It can sometimes feel like you are on a lone crusade when you plan a VBAC. Caesareans tend to be a much more accepted part of our modern society. Prepare yourself for negative comments from friends and relatives, even possibly your partner. Look into contacting other mothers who have planned a VBAC. There are many local groups throughout Australia that offer empathy, support and up to date information.
Pre-labour and Early First Stage
The labour starting can bring up a lot of mixed emotions. You could feel excited that the labour has started on its own as well as a little anxious that your ‘moment of truth’ has arrived. Try and stay calm, keep your breathing slow, take each contraction as it comes, treat it as pre-labour until the pains are too strong to feel otherwise. Be aware that many women have ‘opted’ for a caesarean in early labour because of their concerns of what may lay ahead. If you have had a previous caesarean, this is more likely to be granted on request, but may defeat the purpose of all your preparation.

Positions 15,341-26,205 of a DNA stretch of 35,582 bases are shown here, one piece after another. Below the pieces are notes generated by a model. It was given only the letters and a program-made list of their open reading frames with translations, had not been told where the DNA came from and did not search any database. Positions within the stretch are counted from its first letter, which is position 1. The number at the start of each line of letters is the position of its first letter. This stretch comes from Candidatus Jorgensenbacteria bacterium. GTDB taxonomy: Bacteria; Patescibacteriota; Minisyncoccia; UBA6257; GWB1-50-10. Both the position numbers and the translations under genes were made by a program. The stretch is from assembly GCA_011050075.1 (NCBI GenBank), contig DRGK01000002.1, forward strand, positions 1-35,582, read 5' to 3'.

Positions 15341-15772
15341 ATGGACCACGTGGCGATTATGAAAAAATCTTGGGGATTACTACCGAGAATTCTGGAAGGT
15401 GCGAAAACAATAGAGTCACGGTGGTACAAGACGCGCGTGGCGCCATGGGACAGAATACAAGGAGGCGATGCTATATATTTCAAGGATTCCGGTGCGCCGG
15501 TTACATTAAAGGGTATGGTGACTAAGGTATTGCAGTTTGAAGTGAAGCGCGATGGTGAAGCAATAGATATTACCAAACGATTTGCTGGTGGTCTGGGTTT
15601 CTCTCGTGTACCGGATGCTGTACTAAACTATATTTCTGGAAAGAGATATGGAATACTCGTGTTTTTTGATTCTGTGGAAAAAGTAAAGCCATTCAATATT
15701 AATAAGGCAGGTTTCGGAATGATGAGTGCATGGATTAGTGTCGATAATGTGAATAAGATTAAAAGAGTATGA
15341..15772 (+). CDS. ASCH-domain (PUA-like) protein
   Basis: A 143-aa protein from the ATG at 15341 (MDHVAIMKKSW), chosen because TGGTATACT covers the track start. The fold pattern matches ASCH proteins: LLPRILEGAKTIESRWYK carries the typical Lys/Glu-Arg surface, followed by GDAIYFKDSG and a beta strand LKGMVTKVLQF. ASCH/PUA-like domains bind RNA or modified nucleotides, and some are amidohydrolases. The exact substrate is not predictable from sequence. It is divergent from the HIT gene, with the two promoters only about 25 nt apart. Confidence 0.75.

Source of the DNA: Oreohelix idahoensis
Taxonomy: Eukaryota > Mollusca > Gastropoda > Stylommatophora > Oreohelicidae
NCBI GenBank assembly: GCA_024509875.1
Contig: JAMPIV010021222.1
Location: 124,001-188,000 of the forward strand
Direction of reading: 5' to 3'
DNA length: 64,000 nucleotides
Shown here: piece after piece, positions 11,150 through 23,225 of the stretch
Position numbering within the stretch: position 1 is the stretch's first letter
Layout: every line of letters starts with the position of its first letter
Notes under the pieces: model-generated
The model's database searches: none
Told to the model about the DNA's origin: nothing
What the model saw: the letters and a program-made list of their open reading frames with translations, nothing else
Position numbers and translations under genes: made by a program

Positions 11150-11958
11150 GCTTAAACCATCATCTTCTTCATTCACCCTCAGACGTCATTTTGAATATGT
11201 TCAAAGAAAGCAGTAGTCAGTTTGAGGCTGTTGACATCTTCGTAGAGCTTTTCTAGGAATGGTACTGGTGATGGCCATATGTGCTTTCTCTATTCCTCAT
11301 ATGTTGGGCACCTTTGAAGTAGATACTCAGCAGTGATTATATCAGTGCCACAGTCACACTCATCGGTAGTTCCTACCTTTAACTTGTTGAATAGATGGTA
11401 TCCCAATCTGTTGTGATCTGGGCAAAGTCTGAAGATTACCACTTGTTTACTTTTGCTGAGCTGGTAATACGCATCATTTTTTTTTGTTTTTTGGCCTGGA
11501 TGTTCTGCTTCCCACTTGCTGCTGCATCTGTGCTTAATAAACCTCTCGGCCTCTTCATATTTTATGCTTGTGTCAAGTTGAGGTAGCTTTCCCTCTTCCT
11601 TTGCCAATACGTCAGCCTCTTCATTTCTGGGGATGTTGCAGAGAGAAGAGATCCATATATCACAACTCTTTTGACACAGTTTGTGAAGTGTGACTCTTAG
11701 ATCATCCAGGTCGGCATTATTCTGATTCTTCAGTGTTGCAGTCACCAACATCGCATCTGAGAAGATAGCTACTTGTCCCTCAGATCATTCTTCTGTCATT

The “Been there, done that” Thoughts
Feelings of’Déjà vu’ in a subsequent labour can bring up past unpleasant experiences or feelings. Your partner may experience the same feelings. Talk about this, try and separate this labour from your previous one. They are different and you don’t want to set yourselves up for a similar ending, if this does not necessarily need to be the case.